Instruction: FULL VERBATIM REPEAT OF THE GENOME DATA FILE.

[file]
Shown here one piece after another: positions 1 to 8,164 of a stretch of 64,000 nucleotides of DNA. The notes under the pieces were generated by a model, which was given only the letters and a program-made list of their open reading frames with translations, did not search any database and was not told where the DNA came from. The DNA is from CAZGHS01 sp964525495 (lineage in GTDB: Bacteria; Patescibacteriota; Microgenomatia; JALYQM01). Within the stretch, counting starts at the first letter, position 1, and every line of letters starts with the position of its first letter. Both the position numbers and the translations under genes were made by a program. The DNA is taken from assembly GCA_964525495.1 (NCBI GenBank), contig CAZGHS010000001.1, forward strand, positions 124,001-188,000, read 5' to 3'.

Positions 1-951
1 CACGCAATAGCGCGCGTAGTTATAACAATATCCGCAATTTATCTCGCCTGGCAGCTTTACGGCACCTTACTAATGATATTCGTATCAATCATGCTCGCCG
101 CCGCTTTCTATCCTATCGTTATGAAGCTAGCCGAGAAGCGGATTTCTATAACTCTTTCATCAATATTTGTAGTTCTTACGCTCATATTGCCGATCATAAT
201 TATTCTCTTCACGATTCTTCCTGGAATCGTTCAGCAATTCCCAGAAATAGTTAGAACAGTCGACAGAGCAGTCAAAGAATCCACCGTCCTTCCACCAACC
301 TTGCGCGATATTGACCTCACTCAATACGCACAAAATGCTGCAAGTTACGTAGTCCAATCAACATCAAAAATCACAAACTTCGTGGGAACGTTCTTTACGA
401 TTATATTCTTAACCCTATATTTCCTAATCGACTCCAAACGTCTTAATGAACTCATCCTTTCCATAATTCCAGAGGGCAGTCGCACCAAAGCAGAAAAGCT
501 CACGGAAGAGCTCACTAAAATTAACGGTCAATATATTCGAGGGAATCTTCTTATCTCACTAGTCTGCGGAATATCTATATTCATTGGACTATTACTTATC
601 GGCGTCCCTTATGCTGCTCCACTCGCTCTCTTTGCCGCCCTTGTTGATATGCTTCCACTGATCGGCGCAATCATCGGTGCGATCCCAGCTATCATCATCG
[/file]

Shown here one piece after another: positions 1 to 8,164 of a stretch of 64,000 nucleotides of DNA. The notes under the pieces were generated by a model, which was given only the letters and a program-made list of their open reading frames with translations, did not search any database and was not told where the DNA came from. The DNA is from CAZGHS01 sp964525495 (lineage in GTDB: Bacteria; Patescibacteriota; Microgenomatia; JALYQM01). Within the stretch, counting starts at the first letter, position 1, and every line of letters starts with the position of its first letter. Both the position numbers and the translations under genes were made by a program. The DNA is taken from assembly GCA_964525495.1 (NCBI GenBank), contig CAZGHS010000001.1, forward strand, positions 124,001-188,000, read 5' to 3'.

Positions 1-951
1 CACGCAATAGCGCGCGTAGTTATAACAATATCCGCAATTTATCTCGCCTGGCAGCTTTACGGCACCTTACTAATGATATTCGTATCAATCATGCTCGCCG
101 CCGCTTTCTATCCTATCGTTATGAAGCTAGCCGAGAAGCGGATTTCTATAACTCTTTCATCAATATTTGTAGTTCTTACGCTCATATTGCCGATCATAAT
201 TATTCTCTTCACGATTCTTCCTGGAATCGTTCAGCAATTCCCAGAAATAGTTAGAACAGTCGACAGAGCAGTCAAAGAATCCACCGTCCTTCCACCAACC
301 TTGCGCGATATTGACCTCACTCAATACGCACAAAATGCTGCAAGTTACGTAGTCCAATCAACATCAAAAATCACAAACTTCGTGGGAACGTTCTTTACGA
401 TTATATTCTTAACCCTATATTTCCTAATCGACTCCAAACGTCTTAATGAACTCATCCTTTCCATAATTCCAGAGGGCAGTCGCACCAAAGCAGAAAAGCT
501 CACGGAAGAGCTCACTAAAATTAACGGTCAATATATTCGAGGGAATCTTCTTATCTCACTAGTCTGCGGAATATCTATATTCATTGGACTATTACTTATC
601 GGCGTCCCTTATGCTGCTCCACTCGCTCTCTTTGCCGCCCTTGTTGATATGCTTCCACTGATCGGCGCAATCATCGGTGCGATCCCAGCTATCATCATCG